What Makes Losing a Pet So Hard?

Recently I’ve taken up having pets again. I forgot how nice it is to come home to a fuzzy friend, whether it is a dog, cat or ferret. When they are your own and they go with you wherever you go, there becomes a true bond. We come to each other for comfort.

They don’t judge you. They just want food, loving and care.  They seem to always want your attention when you don’t want it, and they always seem to say goodbye too soon, and for me, unexpectedly.

Recently, my Princess Shiro got too adventurous, tried to play with some dogs, and didn’t survive.  On Monday afternoon I came home to find her slobbered on, her face in a gasp, and she was breathing heavily.

I brought her to my room immediately.  After a few minutes, she stopped breathing and passed.  Even thinking about it now brings tears to my eyes.

Princess Shiro

I was getting to know Shiro more the last few months.  She loved cuddles, and loved to lie about and view the room.  When she did play, she had this craziness about her that always made anybody watching laugh.

Losing a pet that you love is never something that you want.  It is something that will happen eventually (unless your pet outlives you). With my fibromyalgia, the stress of something like this is not something I want on my body. I was crying hard for Shiro when I realized that if I kept crying, I would not be well.

How does someone move forward with losing a pet while not forgetting? Here are some tips that I did (and still do) to do to help me with the passing of Shiro.

Say Goodbye

In one way or another, have some sort of ceremony to say goodbye.  You may want to bury your pet, or even get it cremated.  For Shiro, I simply wrapped her in a t-shirt that said “awesome”, held her a bit, and then laid her in the trash can.  She was in there for 2 days before the trash was taken out, so I got to say my goodbye a few days while I walked by.

If your pet is lost, you may want to bury or burn some pictures or items of your pet to say goodbye.  You could also do this with your pet.

Either way, celebrate your pet’s life and what you brought to each other.

Don’t Dwell On Why

It’s very easy to go into the past and think “what ifs”.  What if I skipped the gas station and came home sooner? What if I didn’t move her? What if… What if…

“What if”s will kill you on the inside.  What happened, happened.  Did I learn something? Yes, blocking the door doesn’t work. They get out.  Ferrets aren’t out when I’m gone anymore. I learned something for the future.  Don’t torture yourself about the past.

Remember The Good Times & Be Grateful

I love showing people pictures of Shiro, and I will always remember Princess Shiro.  She was one of my first ferrets.  I first fell in love with her and Kody. I will never forget her.

Whenever I start to think thoughts that make me cry, whenever those “what ifs” come up, I simply switch to the good times.  I remember what she loved, and how she was, and I am grateful to have had her.  (Gratitude has been linked to well-being.)

Create Something In Their Memory

For me, I’m an artist and creating art is one way I honor Shiro.  Maybe you write a poem, create some art, make a collage.  Or just look at photos and remember how lucky you were to have your pet in your life.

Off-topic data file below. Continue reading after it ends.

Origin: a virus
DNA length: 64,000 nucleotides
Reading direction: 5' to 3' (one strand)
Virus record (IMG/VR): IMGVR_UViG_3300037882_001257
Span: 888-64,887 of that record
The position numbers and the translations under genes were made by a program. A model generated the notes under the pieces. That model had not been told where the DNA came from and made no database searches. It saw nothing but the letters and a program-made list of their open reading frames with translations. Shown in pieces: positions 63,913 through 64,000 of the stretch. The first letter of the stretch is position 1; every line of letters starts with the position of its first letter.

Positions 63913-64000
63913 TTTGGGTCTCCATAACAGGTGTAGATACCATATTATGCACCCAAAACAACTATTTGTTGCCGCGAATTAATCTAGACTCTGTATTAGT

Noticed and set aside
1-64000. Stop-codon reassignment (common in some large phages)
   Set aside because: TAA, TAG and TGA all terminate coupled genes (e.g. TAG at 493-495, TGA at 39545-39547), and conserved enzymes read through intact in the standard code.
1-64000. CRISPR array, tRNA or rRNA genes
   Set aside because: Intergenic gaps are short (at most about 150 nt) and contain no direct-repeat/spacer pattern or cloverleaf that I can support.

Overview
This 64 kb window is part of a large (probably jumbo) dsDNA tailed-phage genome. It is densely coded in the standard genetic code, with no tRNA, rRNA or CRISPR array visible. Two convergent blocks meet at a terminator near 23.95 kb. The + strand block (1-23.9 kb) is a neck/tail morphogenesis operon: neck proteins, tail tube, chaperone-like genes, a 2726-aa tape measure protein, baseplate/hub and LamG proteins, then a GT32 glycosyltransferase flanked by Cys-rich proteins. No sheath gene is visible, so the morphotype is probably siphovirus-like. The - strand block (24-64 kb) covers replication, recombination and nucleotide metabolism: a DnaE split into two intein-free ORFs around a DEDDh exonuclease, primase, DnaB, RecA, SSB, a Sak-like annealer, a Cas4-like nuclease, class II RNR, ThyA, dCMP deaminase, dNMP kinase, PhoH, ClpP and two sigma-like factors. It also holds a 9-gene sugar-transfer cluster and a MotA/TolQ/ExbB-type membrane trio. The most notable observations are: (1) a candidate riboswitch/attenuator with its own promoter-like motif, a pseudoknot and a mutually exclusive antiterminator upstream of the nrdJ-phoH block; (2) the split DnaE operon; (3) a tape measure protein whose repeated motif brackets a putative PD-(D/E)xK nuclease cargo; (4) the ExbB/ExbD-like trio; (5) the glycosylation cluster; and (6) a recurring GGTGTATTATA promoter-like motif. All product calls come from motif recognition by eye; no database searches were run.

You can do a celebratory dinner, or donate money in their honor.  Whatever you feel expresses your love for your dear pet, do it!

Know How Good They Had It With You

Listen, there are a lot of people who don’t care about your pets.  How do I know that you care about yours? Well, you found yourself to this article, and you have read it up until here. That tells me you care.

I know that Shiro’s life consisted of 15 to 30 minutes of play a day, and that was about it.  The rest of the time was in the cage.

With me, every time I am home, they are allowed to roam around me and sleep where they can find a spot.  They love it. To the point that when I do put them in the cage, they usually go straight to sleep.

While her life was short, it was much better then it was set out to be.

If you have had a pet from birth, realize that they could have ended up with anybody.  They got you.  How lucky is that?

Realize That Losing A Pet Is Part of Having A Pet

This really helped me.  I was talking to a friend who had recently lost her service dog.  I told her about my recent tragedy and she said “With a pet, one moment they are fine and one moment you are making that life and death decision.”

I thought about it a bit.  Did I want to go through this again? I have two other ferrets, who are going to die eventually. I realized, that yes, they are worth it.  All the good times are worth the heartbreak of the loss.

2 thoughts on “What Makes Losing a Pet So Hard?”

  1. I am sorry for your loss of your ferret, Princess Shiro. I have had and lost three dogs and have two more dogs now. Yes, it was terribly painful to have my dogs die, but while they were alive they brought so much love and laughter into my life. I cannot imagine not having a dog or two living with me. They are loyal, loving and fascinating and have taught me a lot by their example. I know without a doubt that they think, reason to a certain degree and have feelings and emotions. I can imagine you may have similar thoughts about and experiences with your ferrets. I’m glad you recognize the positive things they have contributed to your life. It saddens me to hear people say they will never have another dog or cat because it’s too painful to lose them. It seems they can’t see past the loss to the many years of companionship they enjoyed with their pets.

    • Reminds me of this quote:

      The risk of love is loss and the price of loss is grief – but the pain of grief is only a shadow compared with the pain of never risking love.

      Hilary Stanton Zunin


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